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Edit  dc
when you talk of, speaking of, when you say
talking of the french...
Edit  dc
See also
When you hear 'Switzerland' what does it invoke in your mind?
Edit  #378 Amatuka, bamboo4
To say (the reason) why he wasn't fired, having psychic powers, he solved many difficult cases with his foresight.
Edit  #3109 bi-ru, bamboo4
Whatever happens, that guy always tries to interject himself.
Edit  #3115 bamboo4, kparam
If you ask me why, I don't know.
Edit  #5945 swing39
Discussion and comments
This is the best way I can interpret this example. It seems like a good one of toiuto, but maybe someone else can be more precise in its translation
it looks like miki edited the example... in which case maybe we should turn it green rather than red = "edited"
Keep it in red for a while.
added the rest of the sentence to put it in a whole context
I just added 「・・・。」 as the J-sentence seemed to be unfinished. ばればれですね。:P Now it looks perfect.
I don't see a 「・・・。」 ? ex# 3109?
Yes it's ex# 3109. I added「・・・。」before bi-ru added the rest of the sentence which you can read now.
Is that actually how you spell Switzerland I wonder? ^^v
What is the difference with と言ったら?
I think と言ったら is almost the same as と言うと but makes a sentence more casual and colloquial.
ex#3115 というと is different from others. 何か というと should be used a set. 何か_と_いったら means different.
I don't really know what the meanings for both 何か というとnor the meaning for 何か_と_いったら. However, I think there's a slight difference between toiuto and toittara. Both means about "speaking of..." but the former is just stating something in a neutral sense, whereas the latter one is stating something more of surprise, or beauty.

So I think it's more common to say this "沖縄といったら、文字でかけないほど美しい浜辺や海がたくさんあるようだね" with toittara than with toiuto. I found this in the Kanzen Masuta textbook for level 2 grammar.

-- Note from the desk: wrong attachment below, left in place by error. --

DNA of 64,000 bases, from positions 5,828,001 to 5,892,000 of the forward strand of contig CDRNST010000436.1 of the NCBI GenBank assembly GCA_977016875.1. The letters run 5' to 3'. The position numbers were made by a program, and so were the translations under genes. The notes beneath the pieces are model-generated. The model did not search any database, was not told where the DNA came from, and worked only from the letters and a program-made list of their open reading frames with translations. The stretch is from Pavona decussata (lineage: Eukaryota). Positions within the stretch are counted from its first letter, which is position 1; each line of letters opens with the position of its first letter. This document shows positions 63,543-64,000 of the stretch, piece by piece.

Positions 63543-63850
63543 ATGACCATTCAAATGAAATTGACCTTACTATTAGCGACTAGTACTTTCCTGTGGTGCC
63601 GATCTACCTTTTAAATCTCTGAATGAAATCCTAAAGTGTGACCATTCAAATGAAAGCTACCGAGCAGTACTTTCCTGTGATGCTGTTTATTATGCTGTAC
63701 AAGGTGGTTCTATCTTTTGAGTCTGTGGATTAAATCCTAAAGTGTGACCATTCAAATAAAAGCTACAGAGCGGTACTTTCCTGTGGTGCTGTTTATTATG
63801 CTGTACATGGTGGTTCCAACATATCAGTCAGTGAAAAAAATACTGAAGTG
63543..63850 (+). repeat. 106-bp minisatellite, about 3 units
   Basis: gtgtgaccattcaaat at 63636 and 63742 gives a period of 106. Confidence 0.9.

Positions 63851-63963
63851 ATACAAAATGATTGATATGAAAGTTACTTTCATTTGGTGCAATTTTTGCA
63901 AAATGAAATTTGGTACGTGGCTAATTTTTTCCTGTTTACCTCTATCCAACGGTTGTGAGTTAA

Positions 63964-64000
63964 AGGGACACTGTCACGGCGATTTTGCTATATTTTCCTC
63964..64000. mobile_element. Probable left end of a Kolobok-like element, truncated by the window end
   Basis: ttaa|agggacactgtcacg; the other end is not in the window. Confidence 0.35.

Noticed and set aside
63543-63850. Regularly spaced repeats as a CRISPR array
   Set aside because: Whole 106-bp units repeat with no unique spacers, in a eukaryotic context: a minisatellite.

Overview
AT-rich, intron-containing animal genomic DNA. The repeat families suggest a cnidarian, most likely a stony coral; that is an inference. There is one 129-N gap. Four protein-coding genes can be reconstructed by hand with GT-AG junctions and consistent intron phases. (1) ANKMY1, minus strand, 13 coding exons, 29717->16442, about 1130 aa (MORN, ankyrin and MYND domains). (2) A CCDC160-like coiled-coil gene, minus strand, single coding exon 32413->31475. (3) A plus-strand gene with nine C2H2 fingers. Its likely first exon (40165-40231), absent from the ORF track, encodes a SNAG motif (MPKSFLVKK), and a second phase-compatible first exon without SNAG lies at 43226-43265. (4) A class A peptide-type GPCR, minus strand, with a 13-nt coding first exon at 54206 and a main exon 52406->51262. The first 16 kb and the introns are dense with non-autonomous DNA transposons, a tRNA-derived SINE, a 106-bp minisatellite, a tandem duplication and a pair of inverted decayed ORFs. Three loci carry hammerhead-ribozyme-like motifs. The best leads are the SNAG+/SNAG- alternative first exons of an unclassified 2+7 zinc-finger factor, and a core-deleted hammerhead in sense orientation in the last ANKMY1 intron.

といったら is used when making a conclusive or definitive statement, allowing nothing else, whereas というと is more generic and allows many alternatives.
Compare 日本の山といったら富士山だ(when you say which is THE mountain in Japan, it would have to be Mt. Fuji) with the example #378 above.
I've heard "何故と言ったら" before in a few lectures. The speaker used "なぜと言ったら..." to push the lecture in a further direction, (seeing as there was no audience participation to tell him to keep going), to keep it flowing. Almost as if to say " "Why?" you may ask; well, blah blah blah."
nhk9 is absolutely correct. かといったら contains within it a feeling, emotion, or surprise, while かというと does not. Straight from the ALC literature for 2級.
ex #5945: 「なぜかというと,しりません」is sort of weird. I think it should be 「何故かといわれても、知りません or 判りません」.
Recommend chamging #5945 to that effect.
the rule for とconditional and たら conditional is exactly the same is it not. You can not use と for feelings, request sentences or to want something. ばconditional is the same I think.

so 家に帰ると、電話して下さい。is wrong

If you ae not going to change it, delete #5945.
it looks like 5945 has been changed - but please feel free to edit the examples, wikipedia style.
I was just wondering if this と言うと isn`t really a single grammar point. と言う is often used to give an explanation of something. It basicly means "to say"

IE 何と言う学校で勉強しますか?
 What is the school you study at called?

With that as it is. the final と before the rest of the sentence is the sentence connective causative と that implies "because of S1, Naturally S2 came to be"

so Ex 378 is really
When (Someone `omitted は`) says "Switzerland", what image do you see (Naturally without the ablity to control it `と`)

Ex 3109 can be broken down to a rhetorical Question followed by the (natural and unchangable) answer.

Ex 3115 isn`t a very good translation. "sorry bamboo"

何か means something so 何かと言う means to say something so a better translation would be

when ever (anyone `omitted は`) says something, ( it is naturally unavoidable that `と`) that guy will open ( let it appear `出る`) his mouth.